I’ve written about the social-media arms race before, and I am under no illusion that producing another article will make much of a difference. But still… Part of me thinks that at some stage, more and more photographers will realize that spending all that time on/with social media to try to get some piece of the cake might not be the best thing to do. Here is another reason why the obsession with self-promotion that has large parts of photoland in its clutches eventually only leads into a dead end. (more)
In their book The Narcissism Epidemic, Jean Twenge and Keith Campbell (both professors of psychology) write
“Self-promotion and individuality are seen as essential to getting into the right school or hired by the right employer. This type of flagrant self-promotion is actually difficult for many people […] There are books […] that tell you how to promote yourself just the right amount. This type of self-promotion may grow even more accepted if unemployment rises and more people are fighting to get jobs. The irony is that all of this self-promotion doesn’t work very well at a societal level. The exact same number of students gets into elite universities, the same number of people get plum jobs, and the same number of faculty get tenure. All the self-promotion results in absolutely zero increase in overall success. The only difference is that everyone self-promotes - the standard rises for everyone.” (p. 273; emphasis in the original)The crucial bit here is at the end: The number of opportunities is limited and pretty much constant (whether it’s gallery representations, jobs offered by magazines, or whatever else). This is what makes the comparison with the nuclear-arms race so apt. The only thing all that self-promotion through social media does is to raise the level for everybody: Everybody feels they have to step up their game. It’s like walking into a crowded room with a single piece of cake, asking “Who wants a piece of cake?” People will yell louder and louder, but there still is only one piece of cake. And it might not be the person who yells loudest who’ll get it.
As I said before, this doesn’t mean that photographers should not promote their work. But all the hype over social media usually and conveniently ignores the fact that opportunities are limited. So the key is not to do even more promotion. The key is not to get into the latest social-media fad. A few weeks ago, Ewan Morrison wrote about this in some detail, using self-epublishing as an example:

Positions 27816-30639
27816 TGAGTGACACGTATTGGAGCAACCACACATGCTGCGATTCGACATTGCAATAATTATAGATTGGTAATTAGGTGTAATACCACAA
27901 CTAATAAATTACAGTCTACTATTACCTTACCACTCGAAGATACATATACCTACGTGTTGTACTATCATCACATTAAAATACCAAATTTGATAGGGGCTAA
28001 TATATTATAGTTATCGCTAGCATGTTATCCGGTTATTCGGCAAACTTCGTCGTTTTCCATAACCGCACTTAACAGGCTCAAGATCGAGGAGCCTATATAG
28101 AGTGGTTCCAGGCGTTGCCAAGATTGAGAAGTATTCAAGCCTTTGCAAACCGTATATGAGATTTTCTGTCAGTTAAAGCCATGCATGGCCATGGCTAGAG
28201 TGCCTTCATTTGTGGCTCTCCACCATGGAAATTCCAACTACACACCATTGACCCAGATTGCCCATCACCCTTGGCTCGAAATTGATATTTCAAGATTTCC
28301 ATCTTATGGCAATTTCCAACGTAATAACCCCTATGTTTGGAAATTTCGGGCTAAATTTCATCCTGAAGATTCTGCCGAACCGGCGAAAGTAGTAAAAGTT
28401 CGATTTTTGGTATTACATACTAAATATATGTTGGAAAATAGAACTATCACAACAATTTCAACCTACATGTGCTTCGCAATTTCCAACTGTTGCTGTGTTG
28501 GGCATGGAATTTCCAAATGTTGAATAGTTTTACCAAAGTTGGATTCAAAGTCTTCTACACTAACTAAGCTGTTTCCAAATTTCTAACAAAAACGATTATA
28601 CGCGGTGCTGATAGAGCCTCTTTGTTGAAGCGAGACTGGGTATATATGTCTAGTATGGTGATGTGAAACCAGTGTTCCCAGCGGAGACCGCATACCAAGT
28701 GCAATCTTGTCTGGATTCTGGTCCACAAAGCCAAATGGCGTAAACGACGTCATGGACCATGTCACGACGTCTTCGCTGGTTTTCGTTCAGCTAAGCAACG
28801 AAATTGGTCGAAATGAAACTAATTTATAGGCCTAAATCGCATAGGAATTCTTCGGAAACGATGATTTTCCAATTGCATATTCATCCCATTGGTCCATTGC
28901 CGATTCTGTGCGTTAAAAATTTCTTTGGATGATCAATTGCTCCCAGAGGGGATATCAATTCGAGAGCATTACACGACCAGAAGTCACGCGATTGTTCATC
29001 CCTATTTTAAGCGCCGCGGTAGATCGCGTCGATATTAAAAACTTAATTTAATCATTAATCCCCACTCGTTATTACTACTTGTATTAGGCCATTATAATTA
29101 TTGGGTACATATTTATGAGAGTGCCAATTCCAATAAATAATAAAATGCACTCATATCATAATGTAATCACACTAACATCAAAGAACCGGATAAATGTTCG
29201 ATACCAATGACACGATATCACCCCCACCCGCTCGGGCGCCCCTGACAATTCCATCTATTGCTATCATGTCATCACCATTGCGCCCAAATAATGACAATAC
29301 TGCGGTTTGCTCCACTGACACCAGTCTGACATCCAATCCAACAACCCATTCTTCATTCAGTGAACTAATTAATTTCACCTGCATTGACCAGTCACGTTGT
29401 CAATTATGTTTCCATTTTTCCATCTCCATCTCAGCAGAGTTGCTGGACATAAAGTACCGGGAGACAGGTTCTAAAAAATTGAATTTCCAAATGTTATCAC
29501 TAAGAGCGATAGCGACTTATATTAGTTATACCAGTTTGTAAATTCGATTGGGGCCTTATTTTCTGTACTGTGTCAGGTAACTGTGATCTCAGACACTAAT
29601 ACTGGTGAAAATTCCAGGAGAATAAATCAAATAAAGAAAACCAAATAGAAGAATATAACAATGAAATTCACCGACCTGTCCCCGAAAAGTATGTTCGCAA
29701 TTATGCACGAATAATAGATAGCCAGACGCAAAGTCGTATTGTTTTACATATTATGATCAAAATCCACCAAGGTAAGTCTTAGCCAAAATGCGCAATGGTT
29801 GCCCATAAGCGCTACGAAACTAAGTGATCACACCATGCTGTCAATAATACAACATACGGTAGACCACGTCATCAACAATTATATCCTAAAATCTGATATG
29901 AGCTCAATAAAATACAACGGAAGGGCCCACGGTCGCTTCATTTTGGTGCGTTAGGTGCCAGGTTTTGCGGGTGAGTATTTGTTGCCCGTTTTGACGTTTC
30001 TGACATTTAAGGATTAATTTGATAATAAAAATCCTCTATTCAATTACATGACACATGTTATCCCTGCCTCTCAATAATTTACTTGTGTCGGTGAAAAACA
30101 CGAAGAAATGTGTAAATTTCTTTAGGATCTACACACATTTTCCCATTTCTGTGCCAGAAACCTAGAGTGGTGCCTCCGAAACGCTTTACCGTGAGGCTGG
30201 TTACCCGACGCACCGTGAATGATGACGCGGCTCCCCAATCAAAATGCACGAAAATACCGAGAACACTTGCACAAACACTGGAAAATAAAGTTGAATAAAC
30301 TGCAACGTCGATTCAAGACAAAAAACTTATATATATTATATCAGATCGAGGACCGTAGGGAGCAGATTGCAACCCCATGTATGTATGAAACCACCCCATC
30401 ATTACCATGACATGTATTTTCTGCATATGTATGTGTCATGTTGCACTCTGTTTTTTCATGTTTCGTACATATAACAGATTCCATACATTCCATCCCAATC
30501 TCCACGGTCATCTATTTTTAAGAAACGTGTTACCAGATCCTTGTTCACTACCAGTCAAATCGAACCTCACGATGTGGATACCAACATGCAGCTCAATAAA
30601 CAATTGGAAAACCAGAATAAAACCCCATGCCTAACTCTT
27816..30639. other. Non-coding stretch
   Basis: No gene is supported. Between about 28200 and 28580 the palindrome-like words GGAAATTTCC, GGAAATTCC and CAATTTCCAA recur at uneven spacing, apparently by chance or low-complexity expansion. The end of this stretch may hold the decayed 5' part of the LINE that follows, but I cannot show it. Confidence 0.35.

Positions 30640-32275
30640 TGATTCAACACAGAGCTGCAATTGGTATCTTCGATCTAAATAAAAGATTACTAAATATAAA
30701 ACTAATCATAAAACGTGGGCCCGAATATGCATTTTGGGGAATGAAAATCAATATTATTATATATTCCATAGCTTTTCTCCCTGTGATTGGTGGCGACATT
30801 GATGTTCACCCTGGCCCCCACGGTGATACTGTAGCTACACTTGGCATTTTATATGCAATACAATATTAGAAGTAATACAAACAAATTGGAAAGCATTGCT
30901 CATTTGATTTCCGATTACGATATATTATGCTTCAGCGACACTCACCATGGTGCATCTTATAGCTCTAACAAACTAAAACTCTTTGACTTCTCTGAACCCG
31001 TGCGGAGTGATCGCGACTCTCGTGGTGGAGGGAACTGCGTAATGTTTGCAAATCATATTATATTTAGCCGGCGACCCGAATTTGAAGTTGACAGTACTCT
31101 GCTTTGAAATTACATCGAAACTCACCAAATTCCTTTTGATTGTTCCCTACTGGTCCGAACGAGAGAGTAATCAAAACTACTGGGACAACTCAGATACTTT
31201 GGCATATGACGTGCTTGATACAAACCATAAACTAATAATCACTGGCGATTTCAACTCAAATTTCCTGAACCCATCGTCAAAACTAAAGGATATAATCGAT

“In publishing terms it has recently been revealed that 10% of all self-epublishers make £75% of all the money; that 50% of self-published ebooks make less than $500 a year (£320, or 87p a day); and that 25% doesn’t cover the costs of production. Broadly, what this means is that if you went out on the street with a book in your hand and tried to sell it to a stranger for 88p, or 99p, and you did this every day, you would still be making more money than 50% of all self-published authors on Amazon and all the other new epub platforms.”It’s not too hard to adapt the article to photography.
The key here is not to take one of those very few people who’ve had massive success through social media as examples. Some people, after all, do win the lottery.
I’m sure many people will object to me comparing opportunities in photoland with the lottery. But maybe thinking of them as a lottery every once in a while is not such a bad idea. After all, what nobody mentions is the fact that often luck plays an enormous role in getting something. And the comparison with the lottery at least makes it somewhat more obvious why increasing your social-media involvement - instead of focusing more on your photography - might not be the best idea. You don’t win the lottery because you deserve to. In contrast, in photoland, opportunities might come your way if your photography shines. Working on your photography will help make it shine. Spending your time on self-promotion or social media won’t.
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